The new Commission: working on an EU that protects

How will this change of hearts of voters actually translate into a new European Commission? Right now, EU observers are frantically looking for indications who will be the next Commission President – the starting point to compose the executive body of the EU for the next five years. As readers may well know, the EP has been pushing its own Spitzenkandidaten, primary candidates such as EPP’s Manfred Weber and S&D’s Frans Timmermans. But given the shrunken size of these two (former) reins of power, as well as the formidable opposition to the Spitzenkandidaten system by influential EU leaders such as President Macron and Dutch Prime Minister Mark Rutte, it is unlikely that either Weber or Timmermans will in the end be nominated by the European Council.

EPP candidate Manfred Weber on 'listening tour', February 2019
EPP candidate Manfred Weber on ‘listening tour’, February 2019

The EU Member States are expected to take a decision on 21 June on the candidate for the Commission President. It is very hard to give a good prediction of who will come up first. Other candidates, if informal, are the French Brexit negotiator Michel Barnier (I would give him the best odds as he is also from the EPP and respected across the board) and the Danish Competition Commissioner Margrethe Vestager.

This is a real tombola. In the next weeks and months, EU leaders also need to decide on a new Council President (now Donald Tusk) and the new High Representative for Foreign Affairs. The EP has to elect a new President as well. All these posts are connected and a careful balance of power, aka horse trading, is crucial. EPP, S&D and Liberals will all want ‘one of them’ on a crucial place. For instance, if Weber does get elected, that means that not another German (for instance Bundeskanzlerin Angela Merkel) can get the position as Council President. Then a social-democrat or a liberal will need to be found, possibly even from another region in the EU.

When in the summer all the names will have been checked and approved, the soon-to-be-President can start forming his own Commission which will then be ‘grilled’ by the European Parliament in September-October. Member States will need to come up with candidates; timing is of the essence. Finland has done so already by the way, by proposing Jutta Urpilainen. Bulgaria will most likely put forward again the current Commissioner for Digital Economy, Mariya Gabriel.

More importantly than all the names are actually the priorities of the new Commission. It is expected that current policies to further integrate Europe’s (digital) markets will be continued and that reform of the eurozone governance will also remain high on the agenda. The Commission will also undoubtedly keep pushing for climate action.

A new approach however, which has come up with the rise of Emmanuel Macron, is the idea of a Europe that protects. So not only doing nice things for European citizens in the form of abolishment of mobile phone roaming surcharges and other ‘output deliverables’ that are supposed to increase legitimacy for European integration.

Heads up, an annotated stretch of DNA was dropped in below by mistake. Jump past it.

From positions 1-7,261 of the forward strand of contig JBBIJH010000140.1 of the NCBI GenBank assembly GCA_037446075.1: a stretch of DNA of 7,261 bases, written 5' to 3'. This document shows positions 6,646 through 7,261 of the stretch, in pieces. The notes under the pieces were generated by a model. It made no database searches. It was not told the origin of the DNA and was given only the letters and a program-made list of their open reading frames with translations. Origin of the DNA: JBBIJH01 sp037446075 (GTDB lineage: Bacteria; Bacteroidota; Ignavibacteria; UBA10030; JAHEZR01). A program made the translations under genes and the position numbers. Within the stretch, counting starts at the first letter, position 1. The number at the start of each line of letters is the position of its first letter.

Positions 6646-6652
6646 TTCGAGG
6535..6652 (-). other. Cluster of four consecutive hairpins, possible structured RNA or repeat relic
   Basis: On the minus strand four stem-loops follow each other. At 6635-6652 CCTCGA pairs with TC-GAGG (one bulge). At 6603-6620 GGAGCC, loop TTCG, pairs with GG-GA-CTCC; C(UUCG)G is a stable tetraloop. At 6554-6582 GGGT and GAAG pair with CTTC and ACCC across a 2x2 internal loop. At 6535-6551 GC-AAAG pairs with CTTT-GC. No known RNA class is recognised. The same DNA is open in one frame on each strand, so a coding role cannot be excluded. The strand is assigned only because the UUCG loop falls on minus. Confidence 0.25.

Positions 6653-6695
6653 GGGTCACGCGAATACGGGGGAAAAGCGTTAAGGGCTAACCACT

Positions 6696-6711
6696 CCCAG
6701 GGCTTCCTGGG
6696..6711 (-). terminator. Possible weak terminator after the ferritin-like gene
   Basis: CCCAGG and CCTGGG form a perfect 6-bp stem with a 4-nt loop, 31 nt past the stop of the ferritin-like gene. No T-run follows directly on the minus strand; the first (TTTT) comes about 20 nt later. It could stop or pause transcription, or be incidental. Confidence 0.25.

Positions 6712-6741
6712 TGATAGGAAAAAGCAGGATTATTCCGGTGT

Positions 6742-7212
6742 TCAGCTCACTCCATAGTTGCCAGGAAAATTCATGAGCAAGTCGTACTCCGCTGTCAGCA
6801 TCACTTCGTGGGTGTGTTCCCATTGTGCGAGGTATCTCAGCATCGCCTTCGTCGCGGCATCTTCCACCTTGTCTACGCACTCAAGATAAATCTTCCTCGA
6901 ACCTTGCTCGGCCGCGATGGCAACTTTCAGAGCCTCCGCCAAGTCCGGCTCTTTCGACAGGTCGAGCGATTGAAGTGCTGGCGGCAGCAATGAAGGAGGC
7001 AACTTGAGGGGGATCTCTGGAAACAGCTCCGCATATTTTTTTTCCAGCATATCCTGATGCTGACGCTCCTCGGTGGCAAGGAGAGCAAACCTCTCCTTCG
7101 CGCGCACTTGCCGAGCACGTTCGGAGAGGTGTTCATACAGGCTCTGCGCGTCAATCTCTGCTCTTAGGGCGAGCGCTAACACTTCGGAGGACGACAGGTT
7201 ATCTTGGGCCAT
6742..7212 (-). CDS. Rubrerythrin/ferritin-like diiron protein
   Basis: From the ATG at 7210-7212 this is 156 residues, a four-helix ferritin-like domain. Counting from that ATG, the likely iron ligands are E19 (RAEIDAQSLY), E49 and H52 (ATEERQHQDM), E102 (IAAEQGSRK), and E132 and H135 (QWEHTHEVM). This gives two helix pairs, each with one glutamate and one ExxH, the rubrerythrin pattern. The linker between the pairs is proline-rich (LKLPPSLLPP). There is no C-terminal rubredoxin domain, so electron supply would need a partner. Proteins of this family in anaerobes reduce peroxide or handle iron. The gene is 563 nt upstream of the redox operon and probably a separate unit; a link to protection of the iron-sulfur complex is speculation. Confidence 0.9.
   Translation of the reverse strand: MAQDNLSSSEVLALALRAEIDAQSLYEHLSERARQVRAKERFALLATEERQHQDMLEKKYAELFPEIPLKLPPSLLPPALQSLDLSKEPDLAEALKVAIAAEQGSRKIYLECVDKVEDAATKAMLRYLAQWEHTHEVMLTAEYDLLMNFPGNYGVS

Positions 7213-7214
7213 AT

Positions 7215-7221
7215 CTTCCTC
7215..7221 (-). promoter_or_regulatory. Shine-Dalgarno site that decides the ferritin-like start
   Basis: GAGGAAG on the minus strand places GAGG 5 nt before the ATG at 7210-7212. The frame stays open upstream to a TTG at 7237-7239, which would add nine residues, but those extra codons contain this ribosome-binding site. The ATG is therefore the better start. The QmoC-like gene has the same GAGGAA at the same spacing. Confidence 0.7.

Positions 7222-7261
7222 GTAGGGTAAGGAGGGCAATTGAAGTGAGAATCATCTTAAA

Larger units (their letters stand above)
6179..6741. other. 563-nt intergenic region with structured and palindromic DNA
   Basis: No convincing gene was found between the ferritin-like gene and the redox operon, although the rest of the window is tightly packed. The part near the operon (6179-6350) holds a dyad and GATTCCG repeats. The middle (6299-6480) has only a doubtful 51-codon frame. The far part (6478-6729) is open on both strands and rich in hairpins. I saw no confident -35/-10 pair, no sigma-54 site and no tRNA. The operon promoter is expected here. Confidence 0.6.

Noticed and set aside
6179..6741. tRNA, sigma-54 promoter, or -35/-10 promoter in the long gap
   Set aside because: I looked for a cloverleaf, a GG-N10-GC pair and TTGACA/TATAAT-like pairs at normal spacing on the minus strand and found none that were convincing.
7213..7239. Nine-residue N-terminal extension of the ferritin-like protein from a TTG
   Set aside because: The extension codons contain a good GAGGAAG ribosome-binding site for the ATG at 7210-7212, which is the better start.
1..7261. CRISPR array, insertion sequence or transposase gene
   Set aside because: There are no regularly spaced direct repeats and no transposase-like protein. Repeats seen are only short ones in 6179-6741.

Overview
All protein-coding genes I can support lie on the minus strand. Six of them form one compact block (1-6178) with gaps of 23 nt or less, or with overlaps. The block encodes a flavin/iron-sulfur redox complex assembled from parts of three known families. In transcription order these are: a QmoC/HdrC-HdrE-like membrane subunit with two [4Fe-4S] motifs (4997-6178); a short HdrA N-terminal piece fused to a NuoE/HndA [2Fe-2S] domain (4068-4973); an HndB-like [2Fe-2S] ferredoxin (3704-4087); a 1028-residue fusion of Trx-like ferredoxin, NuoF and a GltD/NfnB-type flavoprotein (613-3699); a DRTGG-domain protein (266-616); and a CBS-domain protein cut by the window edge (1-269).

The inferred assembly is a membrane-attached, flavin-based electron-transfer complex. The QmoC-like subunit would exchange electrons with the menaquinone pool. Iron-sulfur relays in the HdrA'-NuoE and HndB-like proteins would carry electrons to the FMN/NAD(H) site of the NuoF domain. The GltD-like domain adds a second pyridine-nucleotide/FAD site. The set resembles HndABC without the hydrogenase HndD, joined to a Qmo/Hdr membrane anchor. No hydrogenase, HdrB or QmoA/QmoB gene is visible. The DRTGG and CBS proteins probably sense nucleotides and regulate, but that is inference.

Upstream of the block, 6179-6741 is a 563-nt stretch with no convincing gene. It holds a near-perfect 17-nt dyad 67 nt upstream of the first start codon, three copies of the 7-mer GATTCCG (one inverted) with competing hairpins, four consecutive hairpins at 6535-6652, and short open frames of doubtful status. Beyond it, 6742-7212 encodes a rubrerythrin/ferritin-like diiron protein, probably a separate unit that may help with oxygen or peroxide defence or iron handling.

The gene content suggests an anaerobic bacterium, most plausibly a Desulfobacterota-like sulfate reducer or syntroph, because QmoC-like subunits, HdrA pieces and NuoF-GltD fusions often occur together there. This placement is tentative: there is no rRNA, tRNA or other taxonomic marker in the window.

A Europe that protects will for instance, have a stronger European foreign policy which is very much needed given the adversity of Russia, the departure of the British, the loss of transatlantic relations (I expect Donald Trump to be reelected in 2020) and the further (aggressive) rise of China. Another hot topic of course is immigration which will need much stronger and coordinated policies, for instance through the reform of the Schengen and Dublin systems. Then there is the wish of the social-democrats to widen the social protection policies of the EU, which is controversial, because anything related to the welfare state such as unemployment benefits and pension rights, is a competence which lies entirely with the EU Member States. All this will be laid down in a working programme for the Commission which will change from year to year.

Finally, money. The EU will decide on its own budget for the period 2021-2027 before the end of the year, taking into account the new balance of power of the European Parliament. This ‘Multiannual Financial Framework’ will be no more than 1,3% of Europe’s gross national income but still be considerable in real numbers: up to 1325 billion euros – most of this money going to the EU’s agriculture policies and ‘cohesion funds’ for poorer areas in the bloc. One new element is that this EU budget can be revised mid-term, in 2023.

So right now in Brussels, it’s a bit of a lull for observers and lobbyists, a transition year in which new priorities will be set. But it’s now already clear that European integration will move on. And that there’s not a sufficient counterforce in the EP or within Member States to halt – or even reverse – the train. The next years we can expect more Europe – not less.

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Nieuw boek: Technologie de baas

Na een jaar van onderzoek, verkenning en schrijfwerk is mijn vijfde boek verschenen: Technologie de baas, vooruitzichten en gevaren van de nieuwe Industriële Revolutie. Het boek is vanaf 4 april…

Na een jaar van onderzoek, verkenning en schrijfwerk is mijn vijfde boek verschenen: Technologie de baas, vooruitzichten en gevaren van de nieuwe Industriële Revolutie. Het boek is vanaf 4 april verkrijgbaar bij boekhandels in Nederland en België, alsmede online te bestellen.


Worden de toekomstvisies van sciencefictionfilms werkelijkheid of leidt technologie ons naar een betere wereld?

Na de uitvinding van de stoommachine, de introductie van elektriciteit en de komst van computer en internet, staan we aan de vooravond van een nieuwe industriële ommekeer. Het tijdperk van de vierde Industriële Revolutie barst los.